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Stephen Billington as Christopher

Doug Bradley as Father Ennis

Sophie Vavasseur as Emma

Tommy Bastow as Alex

Richard Felix as John

Jo-Anne Stockham as Lucy

Directed by Manual Carballo


Aside from the occasional thrilling burst of innovation, the horror genre thrives on formula and repetition. For proof of that, just count the number of slasher films, haunted house films, zombie movies, or vampire films in your DVD collection (and anticipate the many more yet to come). Some might knock long horror’s history of imitation as representing a dearth of new ideas but I think that a large part of the fun in following the genre comes from seeing filmmakers of succeeding eras riffing on familiar scenarios – sometimes badly, sometimes brilliantly. My interest might wax and wane as these sub-genres continue to be revisited but it never becomes fully exhausted. Tell me that a new zombie film is on the way, or a new slasher film, and I’m there. Exorcism films, though, no. Those I feel like I’m done keeping up with.

With most sub-genres in horror, fans can point to a good number of quality examples. Exorcism films…not so much. I mean you’ve got The Exorcist (1973) and then, what, exactly? Tales of Satan-worshipping cultists, ok. Then we can talk about movies like The Devil Rides Out (1968), The Devil’s Rain (1975), and Race With The Devil (1975). Even Rosemary’s Baby (1968) falls into that category, I’d argue. But if we’re talking strictly about movies in which a demon – or Satan himself – possesses an innocent soul, I’m hard-pressed to come up with anything outstanding. Even the better Exorcist wannabes (like 2005’s The Exorcism of Emily Rose) always feel half-baked.

But, because The Exorcist is one of the greatest horror films of all time, filmmakers will continue to try and do their own take on it. Personally, I think it’s time to give it up. Last year, some cited The Last Exorcism as being a smartly done exorcist thriller but its good performances couldn’t compensate for a poorly thought-out script. Now arriving from Filmax, the Spanish production company that brought us [REC] (2007) and [REC] 2 (2009), comes the awkwardly named Exorcismus – another entry into the exorcism sub-genre that just doesn’t cut it.

Sophie Vavasseur stars as Emma, a sulky fifteen-year-old living in the UK, longing for freedom and resentful towards her parent’s decision to keep her home-schooled. When she begins suffering from violent seizures, her mother Lucy (Jo Anne Stockham) and her father John (Richard Felix) first get her checked out by physicians but when doctor’s tests reveal nothing, they send Emma to a psychiatrist.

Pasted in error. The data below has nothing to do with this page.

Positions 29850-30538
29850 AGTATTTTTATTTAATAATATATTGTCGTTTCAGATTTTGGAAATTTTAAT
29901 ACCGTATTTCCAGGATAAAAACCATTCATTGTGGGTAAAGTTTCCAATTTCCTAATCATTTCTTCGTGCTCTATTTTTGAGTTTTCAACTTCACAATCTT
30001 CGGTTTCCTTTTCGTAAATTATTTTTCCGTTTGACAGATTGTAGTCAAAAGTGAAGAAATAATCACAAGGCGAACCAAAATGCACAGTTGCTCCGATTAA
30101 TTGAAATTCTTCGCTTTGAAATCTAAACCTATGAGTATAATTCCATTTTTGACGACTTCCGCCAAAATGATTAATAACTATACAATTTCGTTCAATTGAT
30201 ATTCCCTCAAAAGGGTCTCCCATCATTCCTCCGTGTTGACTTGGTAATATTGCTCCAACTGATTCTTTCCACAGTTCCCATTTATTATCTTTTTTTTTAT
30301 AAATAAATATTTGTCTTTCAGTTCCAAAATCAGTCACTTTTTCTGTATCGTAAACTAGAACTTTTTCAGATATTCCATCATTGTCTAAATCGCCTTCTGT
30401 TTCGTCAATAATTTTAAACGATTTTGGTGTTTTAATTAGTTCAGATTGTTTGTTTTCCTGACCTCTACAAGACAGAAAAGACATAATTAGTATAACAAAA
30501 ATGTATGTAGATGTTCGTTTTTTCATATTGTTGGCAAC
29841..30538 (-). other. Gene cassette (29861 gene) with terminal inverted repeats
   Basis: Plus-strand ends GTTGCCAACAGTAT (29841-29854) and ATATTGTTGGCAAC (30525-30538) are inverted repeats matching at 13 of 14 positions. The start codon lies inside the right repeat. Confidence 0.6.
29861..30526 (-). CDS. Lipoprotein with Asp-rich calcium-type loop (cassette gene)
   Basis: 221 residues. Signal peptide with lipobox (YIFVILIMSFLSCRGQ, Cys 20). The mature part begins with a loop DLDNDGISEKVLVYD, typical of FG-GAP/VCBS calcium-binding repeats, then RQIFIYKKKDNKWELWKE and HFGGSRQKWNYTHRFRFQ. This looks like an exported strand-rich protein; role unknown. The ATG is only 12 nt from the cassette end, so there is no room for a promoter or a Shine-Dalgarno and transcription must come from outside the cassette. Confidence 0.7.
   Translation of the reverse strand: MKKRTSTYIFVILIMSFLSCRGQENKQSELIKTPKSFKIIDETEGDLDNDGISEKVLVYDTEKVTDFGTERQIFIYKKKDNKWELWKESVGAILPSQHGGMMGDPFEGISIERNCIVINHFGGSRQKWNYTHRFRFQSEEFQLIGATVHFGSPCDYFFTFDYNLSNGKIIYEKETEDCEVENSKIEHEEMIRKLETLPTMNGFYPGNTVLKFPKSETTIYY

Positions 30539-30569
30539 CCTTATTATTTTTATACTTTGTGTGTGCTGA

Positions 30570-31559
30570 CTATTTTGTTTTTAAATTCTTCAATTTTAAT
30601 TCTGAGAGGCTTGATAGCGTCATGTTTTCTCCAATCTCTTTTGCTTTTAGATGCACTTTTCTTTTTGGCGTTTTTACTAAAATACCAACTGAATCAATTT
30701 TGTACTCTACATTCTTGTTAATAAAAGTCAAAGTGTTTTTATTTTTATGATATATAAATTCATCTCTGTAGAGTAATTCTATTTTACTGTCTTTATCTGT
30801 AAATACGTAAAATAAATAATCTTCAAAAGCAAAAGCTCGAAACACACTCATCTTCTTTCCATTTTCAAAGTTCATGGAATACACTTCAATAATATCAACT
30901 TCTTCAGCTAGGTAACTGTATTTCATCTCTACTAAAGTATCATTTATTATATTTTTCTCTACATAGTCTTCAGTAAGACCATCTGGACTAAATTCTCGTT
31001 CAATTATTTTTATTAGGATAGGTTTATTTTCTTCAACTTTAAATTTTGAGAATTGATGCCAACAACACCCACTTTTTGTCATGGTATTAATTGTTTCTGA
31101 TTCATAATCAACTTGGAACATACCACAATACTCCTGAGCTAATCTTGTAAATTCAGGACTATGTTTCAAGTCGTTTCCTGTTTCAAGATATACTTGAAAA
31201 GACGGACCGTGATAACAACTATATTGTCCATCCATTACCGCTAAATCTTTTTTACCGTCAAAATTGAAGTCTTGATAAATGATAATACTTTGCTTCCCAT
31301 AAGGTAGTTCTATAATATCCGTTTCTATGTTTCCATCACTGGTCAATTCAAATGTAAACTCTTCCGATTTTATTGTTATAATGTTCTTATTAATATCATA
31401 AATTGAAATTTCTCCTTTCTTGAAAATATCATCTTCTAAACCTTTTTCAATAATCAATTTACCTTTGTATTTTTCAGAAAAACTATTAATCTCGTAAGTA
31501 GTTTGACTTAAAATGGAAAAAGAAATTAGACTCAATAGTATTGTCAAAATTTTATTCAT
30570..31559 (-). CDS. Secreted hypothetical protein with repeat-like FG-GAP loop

When her first session ends with the psychiatrist suffering a fatal stroke, Emma isn’t blamed but it’s clear that her problems won’t be solved on a psychiatrist’s couch. Lucy’s brother Christopher (Stephen Billington) is a priest with previous (and unsuccessful) experience performing an exorcism on a teenage girl but eventually they’re forced to turn to Christopher to help cast out whatever’s taken root in Emma.

The first half of Exorcismus will be a test of patience (or faith) for most viewers. It’s devoid of shocks and, worse, Emma is portrayed unsympathetically as a passive, pouty teen, her brother Mark (Lazzaro Oertli) is a stereotypical bratty kid brother and their parents are similarly unendearing with Lucy’s control-freak ways and John’s milquetoast sense of acquiescence. These are not people anyone is really going to want to spend time with. Add to that the sluggish pace and director Manuel Carballo’s irritating habit of continually moving the camera (you can find steadier camerawork in any faux-doc) and you’ve got a movie that will send many looking for alternate entertainment.

For those that stick it out, however, Exorcismus minimally rewards one’s interest with a development in the later half that brings an intriguing wrinkle to the standard formula. Is it enough to recommend the movie, though? Unless you’re such a diehard fan of exorcist films that you’ve made it your mission to see every last movie where a possessed kid rolls their eyes into the back of their head and talks in a guttural growl (or if you’re such a fan of actor Doug Bradley that’s it’s worth sitting through any film for a barely-there cameo from the former Pinhead), then no. Exorcismus brings a sense of intelligence to familiar territory a little more successfully than The Last Exorcism did but it’s a real slog to get through for a very minor payoff.

At least in the ‘70s, in the wake of The Exorcist, films that tried to capture the audience of Friedkin’s film were out to make full-on exploitation films. Say what you will about movies like Abby and Beyond the Door (both 1974) but they did their best to shock and scare viewers. Movies like The Last Exorcism and now Exorcismus, however, act as though conveying tedium is a badge of honor. Forget comparing badly to The Exorcist. Movies like Exorcismus are starting to make me a fan of Exorcist II: The Heretic (1977). I’ll take bat-shit over boring any day.